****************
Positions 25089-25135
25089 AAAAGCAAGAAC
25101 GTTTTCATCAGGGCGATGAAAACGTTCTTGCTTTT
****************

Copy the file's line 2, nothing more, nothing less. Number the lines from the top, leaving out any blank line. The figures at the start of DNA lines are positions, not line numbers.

25089 AAAAGCAAGAAC